JetBlue Tries To Win Back Customers. OK.

Posted by: Bruce Nussbaum on February 21, 2007

I got a personal apology from the head of JetBlue today—and it’s a first step toward regaining my business. JetBlue came up with its own Passenger Bill Of Rights—before Congress—that offers real compensation for messing with customers. A sliding scale of “I’m sorries” from $25 for small delays to round-trip tickets for really blowing it works for me as well.

But more is needed. A surprise. Something delightful, unexpected, generous. Seth Godin thinks a Portlach is in order—a true offering on a grand scale of 40 or 50 tickets to those held hostage in planes last week for hours. Great idea. I like mine better, just because it involves food. Give everyone hurt last week a Harry and David’s basket of fruit. Heck, give everyone who has been on a JetBlue flight in the last year a Harry & David’s basket. That’ll turn around sentiment toward JetBlue immediately.

Any other suggestions?

Reader Comments

gadi amit

February 22, 2007 8:56 PM

Bruce,
I got the same 'personal' email and replied this way:-

'Dear David,

Thank you very much for your note.
However, I have to suggest that it is not entirely genuine. If you'd truly look to recover your reputation, you should take more drastic steps to show that you truly mean it. I would suggest the following:-
1. Fire the pilots of any aircraft that imprisoned their occupants for more than 3 hours. This will send a very strong message to the people most responsible to the passengers' comfort and safety- the Pilots. There is no way you could justify locking people inside an aircraft for 8 hours - this is more than enough time for a reasonable Pilot to understand that something had gone terribly wrong and all efforts should be taken to keep the dignity and comfort of their passengers. Pilots who fail to identify such conditions should be transporting cargo for FedEx, not passengers for JetBlue.

2. Publicly and officially support efforts made by law-makers to instate passengers-bill-of-rights. No excuses, 'if's and 'but's. This will send a clear message - 'We understand that we cannot govern ourselves on issues related to passenger's comfort, safety and dignity. We understand that we need to be subjected to applicable laws in order to force upon ourselves rules that are uncompromising and not subjected to changing business conditions' - Such message is exactly the message missing from your apology.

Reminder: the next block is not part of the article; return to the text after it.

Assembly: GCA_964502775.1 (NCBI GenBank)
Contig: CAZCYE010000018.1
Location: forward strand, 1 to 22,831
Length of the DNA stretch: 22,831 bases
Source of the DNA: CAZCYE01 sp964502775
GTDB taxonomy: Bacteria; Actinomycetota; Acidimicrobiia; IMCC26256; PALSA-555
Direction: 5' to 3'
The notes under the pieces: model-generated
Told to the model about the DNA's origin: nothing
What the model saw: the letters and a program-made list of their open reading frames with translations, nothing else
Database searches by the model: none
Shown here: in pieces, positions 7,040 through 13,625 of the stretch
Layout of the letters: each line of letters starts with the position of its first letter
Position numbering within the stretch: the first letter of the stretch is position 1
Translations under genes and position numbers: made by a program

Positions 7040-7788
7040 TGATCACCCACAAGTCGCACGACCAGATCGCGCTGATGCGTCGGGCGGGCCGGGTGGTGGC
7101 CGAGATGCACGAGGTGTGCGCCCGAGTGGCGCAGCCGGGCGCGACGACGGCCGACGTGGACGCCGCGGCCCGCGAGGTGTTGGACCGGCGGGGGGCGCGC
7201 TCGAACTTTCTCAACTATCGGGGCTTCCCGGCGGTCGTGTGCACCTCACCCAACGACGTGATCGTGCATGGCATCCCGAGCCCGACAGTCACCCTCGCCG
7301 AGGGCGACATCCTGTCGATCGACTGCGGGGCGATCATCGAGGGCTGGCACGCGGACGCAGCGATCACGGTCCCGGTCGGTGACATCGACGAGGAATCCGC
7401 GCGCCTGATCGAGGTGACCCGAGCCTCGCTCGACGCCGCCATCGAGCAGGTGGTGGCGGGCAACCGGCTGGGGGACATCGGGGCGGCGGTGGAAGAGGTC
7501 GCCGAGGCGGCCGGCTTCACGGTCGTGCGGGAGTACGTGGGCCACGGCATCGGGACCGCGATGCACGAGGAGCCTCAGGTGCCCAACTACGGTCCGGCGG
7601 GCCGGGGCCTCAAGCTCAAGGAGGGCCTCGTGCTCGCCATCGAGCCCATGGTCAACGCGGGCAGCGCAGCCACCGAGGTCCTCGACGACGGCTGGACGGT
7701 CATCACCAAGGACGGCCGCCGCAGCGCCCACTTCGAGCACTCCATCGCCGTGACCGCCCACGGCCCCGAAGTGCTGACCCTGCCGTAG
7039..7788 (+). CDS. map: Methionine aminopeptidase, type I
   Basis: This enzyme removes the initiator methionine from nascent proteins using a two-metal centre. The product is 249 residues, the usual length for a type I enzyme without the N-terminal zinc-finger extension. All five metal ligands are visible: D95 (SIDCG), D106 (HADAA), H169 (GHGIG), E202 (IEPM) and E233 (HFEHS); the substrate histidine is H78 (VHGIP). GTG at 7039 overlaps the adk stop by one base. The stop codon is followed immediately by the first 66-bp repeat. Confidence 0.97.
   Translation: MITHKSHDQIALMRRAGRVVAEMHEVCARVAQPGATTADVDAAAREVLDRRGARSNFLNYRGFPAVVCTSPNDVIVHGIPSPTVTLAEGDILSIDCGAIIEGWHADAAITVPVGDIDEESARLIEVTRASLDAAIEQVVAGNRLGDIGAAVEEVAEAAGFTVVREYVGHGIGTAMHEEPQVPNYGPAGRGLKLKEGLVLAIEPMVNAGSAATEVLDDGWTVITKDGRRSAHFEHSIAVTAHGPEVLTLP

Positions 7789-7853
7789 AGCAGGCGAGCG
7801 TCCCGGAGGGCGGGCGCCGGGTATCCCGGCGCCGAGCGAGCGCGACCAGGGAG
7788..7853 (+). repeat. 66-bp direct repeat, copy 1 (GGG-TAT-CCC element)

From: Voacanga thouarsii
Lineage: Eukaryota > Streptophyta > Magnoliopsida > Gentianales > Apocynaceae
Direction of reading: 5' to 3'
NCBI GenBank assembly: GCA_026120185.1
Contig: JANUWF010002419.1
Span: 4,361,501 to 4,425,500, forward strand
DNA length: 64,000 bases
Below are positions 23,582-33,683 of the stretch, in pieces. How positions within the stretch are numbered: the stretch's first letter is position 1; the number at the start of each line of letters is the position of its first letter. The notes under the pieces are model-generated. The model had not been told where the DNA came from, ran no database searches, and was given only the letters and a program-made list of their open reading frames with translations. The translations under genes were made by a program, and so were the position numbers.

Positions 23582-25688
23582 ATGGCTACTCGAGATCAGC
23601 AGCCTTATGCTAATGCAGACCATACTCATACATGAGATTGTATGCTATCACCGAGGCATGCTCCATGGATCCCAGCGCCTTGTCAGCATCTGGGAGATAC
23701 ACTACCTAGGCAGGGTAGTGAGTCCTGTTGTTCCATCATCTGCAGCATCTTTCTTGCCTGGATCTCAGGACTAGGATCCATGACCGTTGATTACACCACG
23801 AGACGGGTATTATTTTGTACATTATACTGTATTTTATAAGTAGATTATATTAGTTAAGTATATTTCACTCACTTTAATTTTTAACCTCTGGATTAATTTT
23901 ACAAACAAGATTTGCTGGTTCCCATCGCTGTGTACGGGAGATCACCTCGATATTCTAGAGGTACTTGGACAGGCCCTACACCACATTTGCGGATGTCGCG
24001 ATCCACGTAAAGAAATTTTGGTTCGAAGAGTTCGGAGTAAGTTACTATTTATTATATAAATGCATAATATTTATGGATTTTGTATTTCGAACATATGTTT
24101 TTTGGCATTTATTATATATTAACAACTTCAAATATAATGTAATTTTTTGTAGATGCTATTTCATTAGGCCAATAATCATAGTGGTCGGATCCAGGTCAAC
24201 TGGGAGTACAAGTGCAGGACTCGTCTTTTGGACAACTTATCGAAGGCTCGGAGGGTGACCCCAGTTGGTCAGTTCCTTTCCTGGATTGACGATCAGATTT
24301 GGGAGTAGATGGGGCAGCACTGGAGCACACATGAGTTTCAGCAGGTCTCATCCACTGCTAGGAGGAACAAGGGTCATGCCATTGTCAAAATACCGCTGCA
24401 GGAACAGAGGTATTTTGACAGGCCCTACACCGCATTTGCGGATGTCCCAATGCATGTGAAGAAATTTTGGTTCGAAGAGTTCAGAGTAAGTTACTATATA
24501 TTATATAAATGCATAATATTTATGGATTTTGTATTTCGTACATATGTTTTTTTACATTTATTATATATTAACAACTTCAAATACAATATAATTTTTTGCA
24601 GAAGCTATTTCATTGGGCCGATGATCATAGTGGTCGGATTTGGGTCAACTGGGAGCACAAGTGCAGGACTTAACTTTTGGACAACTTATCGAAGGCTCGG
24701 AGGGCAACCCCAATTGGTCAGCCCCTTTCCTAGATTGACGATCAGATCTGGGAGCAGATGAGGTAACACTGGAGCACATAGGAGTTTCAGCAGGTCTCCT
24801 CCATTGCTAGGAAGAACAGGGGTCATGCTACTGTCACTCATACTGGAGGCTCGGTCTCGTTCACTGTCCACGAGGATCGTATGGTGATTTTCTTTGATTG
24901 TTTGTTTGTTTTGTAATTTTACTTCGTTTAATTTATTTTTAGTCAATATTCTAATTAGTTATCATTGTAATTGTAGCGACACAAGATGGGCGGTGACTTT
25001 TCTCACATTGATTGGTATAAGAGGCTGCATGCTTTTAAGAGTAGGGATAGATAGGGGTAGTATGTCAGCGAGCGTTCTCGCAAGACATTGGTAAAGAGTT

I hope you'd have the moral and intellectual courage to embrace this friendly message.

Yours,

Gadi Amit

Jeff

February 22, 2007 9:48 PM

I like the idea of offering a free ticket and a generous little surprise to affected customers to win them back. But many of the recommendations seem to suggest that JetBlue should pay exorbitant apology bribes to everyone on earth who was affected, or who was nearly affected, by the airline's monumental failure. Those same consumers should be willing to pay a 100% premium to JetBlue whenever they receive truly superior service in the future. Performance compensation should cut both ways.

Yet my biggest concern is the fury exhibited by the offended. What ever happened to good old fashioned forgiveness? JetBlue suffered a chain-reaction of accidental errors and is making a reasonable effort to compensate for them. It's not like they committed fraud or endangered lives by falsifying maintenance records. The situation might be different if JetBlue had cashed in on their mistakes. I'm not sure canceling flights and inconveniencing customers is justification for a corporate crucifixion. Many of the compensation proposals that have been presented are childish, excessive and seem to be motivated more by opportunistic greed than by a sense of justice.

To all those people who want handfuls of free tickets and a weeping personal apology from JetBlue's CEO I say: I hope you receive more mercy than you're showing the next time you make a monumental mistake.

Kris Patel

February 23, 2007 2:59 AM

I too received the apology email from JetBlue which advocated their newly constructed passenger bill of rights. I do think this is a good start for JetBlue to get back on the good side of many of its patrons, but it is only a start. The process of turning around and extending a hand to fliers could very well boost their sales if they use their cards correctly. And by "use their cards" I am referring to much of what you, Bruce, have identified as giving those airplane "prisoners" and the rest of JetBlue fliers flight tickets and fruit [I personally would enjoy a nice steak].

soeren

February 27, 2007 5:16 PM

who can ever recover a reputation. If it's lost, it's lost. Re-design :)

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Want to stop talking about innovation and learn how to make it work for you? Bruce Nussbaum takes you deep into the latest thinking about innovation and design with daily scoops, provocative perspectives and case studies. Nussbaum is at the center of a global conversation on the growing discipline of innovation and the deepening field of design thinking. Read him to discover what social networking works—and what doesn’t. Discover where service innovation is going and how experience design is shaping up. Learn which schools are graduating the most creative talent and which consulting firms are the hottest. And get his take on what the smartest companies are doing in the U.S., Asia and Europe, far ahead of the pack.

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